AirAsia PH reveals plan for IPO ‘within 2 years’
The Philippine unit of Malaysian budget carrier AirAsia Berhad is seeking a valuation of at least $500 million for its initial public offering (IPO) set within the next two years, one of its top executives said.
Michael Romero, vice chair of Philippines-based AirAsia Inc., said in a recent interview that plans to go public were still on track. This follows recent statements by Malaysian tycoon Tony Fernandes, founder of AirAsia Berhad, relating to a plan to hold an IPO for its Philippine and Indonesian units.
“We are looking at a [float] of 30 percent to 40 percent,” Romero said, meaning the carrier can raise as much as $200 million from its IPO. He declined to elaborate, as plans have yet to be finalized.
The decision comes as domestic financial operations, which include AirAsia Philippines and AirAsia Zest, are improving, consultancy firm Capa-Center of Aviation said in a report this month.
“The AirAsia Group’s Philippine affiliates likely remained in the red in [first quarter 2015] but are expected to be profitable in the second quarter of 2015,” Capa said. “This would mark the first profitable quarter for AirAsia in the Philippines.”
Capa noted that the second quarter is typically the strongest period for local carriers as this is marked by the travel-heavy summer holidays.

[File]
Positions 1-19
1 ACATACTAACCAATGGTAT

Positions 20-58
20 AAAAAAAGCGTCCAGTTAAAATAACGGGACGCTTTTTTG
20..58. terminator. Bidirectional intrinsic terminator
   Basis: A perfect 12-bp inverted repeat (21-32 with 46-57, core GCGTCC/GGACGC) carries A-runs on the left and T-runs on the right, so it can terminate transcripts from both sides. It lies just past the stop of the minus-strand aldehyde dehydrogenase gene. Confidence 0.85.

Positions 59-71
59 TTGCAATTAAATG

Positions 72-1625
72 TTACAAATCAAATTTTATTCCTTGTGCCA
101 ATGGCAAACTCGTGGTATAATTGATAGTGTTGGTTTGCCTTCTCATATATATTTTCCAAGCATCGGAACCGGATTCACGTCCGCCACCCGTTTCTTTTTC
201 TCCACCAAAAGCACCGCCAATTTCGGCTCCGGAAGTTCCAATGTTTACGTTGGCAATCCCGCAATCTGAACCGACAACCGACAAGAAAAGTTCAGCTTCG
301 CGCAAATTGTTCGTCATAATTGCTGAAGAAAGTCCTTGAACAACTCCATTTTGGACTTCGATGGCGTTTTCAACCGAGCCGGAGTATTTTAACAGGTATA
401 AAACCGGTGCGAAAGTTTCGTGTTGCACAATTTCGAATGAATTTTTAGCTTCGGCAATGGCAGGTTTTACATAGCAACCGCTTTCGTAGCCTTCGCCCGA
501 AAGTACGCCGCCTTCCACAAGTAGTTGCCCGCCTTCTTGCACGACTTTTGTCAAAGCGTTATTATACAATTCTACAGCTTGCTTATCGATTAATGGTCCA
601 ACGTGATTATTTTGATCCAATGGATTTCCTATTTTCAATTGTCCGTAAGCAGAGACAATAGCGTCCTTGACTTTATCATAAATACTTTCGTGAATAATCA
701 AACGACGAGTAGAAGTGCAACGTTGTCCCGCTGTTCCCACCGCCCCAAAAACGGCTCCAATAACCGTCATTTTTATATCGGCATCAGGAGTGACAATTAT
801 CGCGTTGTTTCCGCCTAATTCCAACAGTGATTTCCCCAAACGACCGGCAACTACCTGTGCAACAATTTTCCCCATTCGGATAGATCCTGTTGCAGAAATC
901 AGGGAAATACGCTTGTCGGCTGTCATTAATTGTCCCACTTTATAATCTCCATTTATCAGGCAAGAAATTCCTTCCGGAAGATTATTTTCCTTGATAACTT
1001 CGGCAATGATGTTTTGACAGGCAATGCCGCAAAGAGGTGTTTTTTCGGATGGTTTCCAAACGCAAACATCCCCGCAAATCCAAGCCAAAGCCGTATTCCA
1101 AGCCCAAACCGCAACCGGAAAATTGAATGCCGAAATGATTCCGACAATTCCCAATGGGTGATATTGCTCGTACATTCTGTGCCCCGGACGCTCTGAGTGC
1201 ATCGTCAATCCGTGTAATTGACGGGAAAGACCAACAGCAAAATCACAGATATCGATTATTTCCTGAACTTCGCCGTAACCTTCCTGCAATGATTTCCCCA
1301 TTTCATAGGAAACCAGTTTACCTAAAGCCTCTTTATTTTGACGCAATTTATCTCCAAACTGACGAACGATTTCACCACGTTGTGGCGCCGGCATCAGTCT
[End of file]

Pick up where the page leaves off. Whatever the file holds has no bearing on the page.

AirAsia, which had 15 Airbus A320s in the Philippines at the end of 2014, controls about 10 percent of the Philippine market. It mainly competes Philippine Airlines and budget airline Cebu Pacific in the domestic market.
AirAsia Philippines still receives financial support from its parent company. AirAsia Bhd said in a filing to the Malaysian Stock Exchange last Feb. 26, 2015 that it provided another $22.34 million loan to AirAsia Inc., as the Philippine unit is formally known, “to facilitate the ordinary course of business of AirAsia Inc.”
In an interview last November, Fernandes said AirAsia Bhd was committing at least $500 million for the expansion of its Philippine operations once its units were consolidated. He was referring to the consolidation of both AirAsia Philippines and AirAsia Zest, which is still ongoing.
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